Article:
Stocks up after Last Week’s Drop (Bloomberg)
In the aftermath of 2013’s biggest weekly drop for the S&P 500, stocks rose today as investors anticipated the start of earnings season. Today’s rebound “continued a pattern, which has shown for quite some time now, which is any weakness is met with buying at some point of the day,” James Gaul, a portfolio manager at Boston Advisors LLC, said. “There are people who are afraid of missing out on further rallies.”
Crowdfunding Growing as Bank Lending Decreases (CNBC)
According to data released today, crowdfunding websites raised almost $3 billion from members of the public last year, a rise of over 80 percent from 2011. Meanwhile, bank lending, the traditional route of borrowing money, has been on the decline as of late thanks to increased regulatory examination and more exacting capital rules.
Grecian Banks Might Require State Help (Reuters)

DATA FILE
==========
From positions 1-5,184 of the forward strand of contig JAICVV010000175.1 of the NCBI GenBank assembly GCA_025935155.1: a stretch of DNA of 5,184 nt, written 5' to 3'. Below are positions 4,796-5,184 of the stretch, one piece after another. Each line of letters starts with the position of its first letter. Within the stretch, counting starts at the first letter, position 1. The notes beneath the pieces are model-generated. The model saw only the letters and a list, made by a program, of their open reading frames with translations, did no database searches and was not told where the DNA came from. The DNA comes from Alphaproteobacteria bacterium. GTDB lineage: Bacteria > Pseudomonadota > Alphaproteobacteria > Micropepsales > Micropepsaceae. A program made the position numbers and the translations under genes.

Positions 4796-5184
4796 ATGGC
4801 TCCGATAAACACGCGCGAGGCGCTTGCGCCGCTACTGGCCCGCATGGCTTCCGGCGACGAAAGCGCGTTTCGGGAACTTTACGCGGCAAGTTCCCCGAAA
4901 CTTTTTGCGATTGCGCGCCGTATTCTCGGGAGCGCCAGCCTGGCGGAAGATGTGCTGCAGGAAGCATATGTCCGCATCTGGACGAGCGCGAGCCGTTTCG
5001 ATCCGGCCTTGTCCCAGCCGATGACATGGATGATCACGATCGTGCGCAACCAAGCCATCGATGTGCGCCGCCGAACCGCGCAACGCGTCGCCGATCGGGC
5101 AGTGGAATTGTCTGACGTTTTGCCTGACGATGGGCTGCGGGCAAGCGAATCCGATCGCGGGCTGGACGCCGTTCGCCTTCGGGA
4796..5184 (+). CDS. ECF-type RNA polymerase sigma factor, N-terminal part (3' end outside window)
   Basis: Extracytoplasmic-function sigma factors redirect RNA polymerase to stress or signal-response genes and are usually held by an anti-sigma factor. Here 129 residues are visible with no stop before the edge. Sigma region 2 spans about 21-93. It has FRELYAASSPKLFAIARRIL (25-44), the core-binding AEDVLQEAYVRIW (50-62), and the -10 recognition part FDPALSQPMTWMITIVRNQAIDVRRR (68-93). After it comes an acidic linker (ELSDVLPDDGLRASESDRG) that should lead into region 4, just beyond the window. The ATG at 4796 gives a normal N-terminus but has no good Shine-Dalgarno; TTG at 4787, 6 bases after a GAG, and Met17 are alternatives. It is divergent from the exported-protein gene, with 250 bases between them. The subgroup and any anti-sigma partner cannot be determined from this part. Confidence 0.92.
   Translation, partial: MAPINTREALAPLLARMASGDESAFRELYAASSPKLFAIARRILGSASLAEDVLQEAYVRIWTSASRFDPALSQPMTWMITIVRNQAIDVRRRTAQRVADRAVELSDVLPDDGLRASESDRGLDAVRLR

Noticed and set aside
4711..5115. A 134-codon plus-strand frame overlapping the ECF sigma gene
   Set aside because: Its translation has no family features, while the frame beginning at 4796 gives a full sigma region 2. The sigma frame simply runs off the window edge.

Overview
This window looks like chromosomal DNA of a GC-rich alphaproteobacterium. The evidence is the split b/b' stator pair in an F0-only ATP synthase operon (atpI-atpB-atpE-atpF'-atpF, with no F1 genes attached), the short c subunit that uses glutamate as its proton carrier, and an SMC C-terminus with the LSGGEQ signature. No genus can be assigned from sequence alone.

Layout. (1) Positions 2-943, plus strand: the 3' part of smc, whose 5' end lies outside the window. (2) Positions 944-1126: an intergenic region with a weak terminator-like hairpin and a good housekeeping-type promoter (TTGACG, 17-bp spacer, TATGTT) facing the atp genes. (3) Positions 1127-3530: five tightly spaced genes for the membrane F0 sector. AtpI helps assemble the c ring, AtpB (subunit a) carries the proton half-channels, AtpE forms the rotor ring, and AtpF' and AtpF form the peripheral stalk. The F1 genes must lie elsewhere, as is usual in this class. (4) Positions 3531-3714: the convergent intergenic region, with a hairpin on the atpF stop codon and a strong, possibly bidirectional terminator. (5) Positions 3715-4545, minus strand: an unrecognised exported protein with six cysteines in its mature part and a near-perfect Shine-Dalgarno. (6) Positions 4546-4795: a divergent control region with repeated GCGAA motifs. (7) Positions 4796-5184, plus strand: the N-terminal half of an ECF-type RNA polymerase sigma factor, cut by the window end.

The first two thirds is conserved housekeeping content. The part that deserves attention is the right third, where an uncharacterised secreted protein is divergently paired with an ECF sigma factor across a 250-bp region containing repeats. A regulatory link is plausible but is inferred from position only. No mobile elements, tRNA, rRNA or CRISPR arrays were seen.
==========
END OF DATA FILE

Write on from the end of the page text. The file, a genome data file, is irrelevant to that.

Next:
After saying there was not a strong likelihood of raising enough cash, two of Greece’s largest banks, National Bank of Greece (NBG) and Eurobank, could face being nationalized. “We will mobilize and try to cover the required 10 percent from the market. I am not saying we will make it, but we will try,” a Eurobank executive said. He estimated the bank needs 580 million euros from the private sector.
Questions arose again last week about the strength of the U.S. economic recovery. While construction spending in February strengthened month over month, and auto and truck sales continued rising in March, the highest-volume month since August 2007, an order drop associated with the ISM manufacturing index and a bad March Employment Report served as a counter balance.
What drives me crazy, however, is the way the media simply glosses over what the March Employment Report really is telling us.
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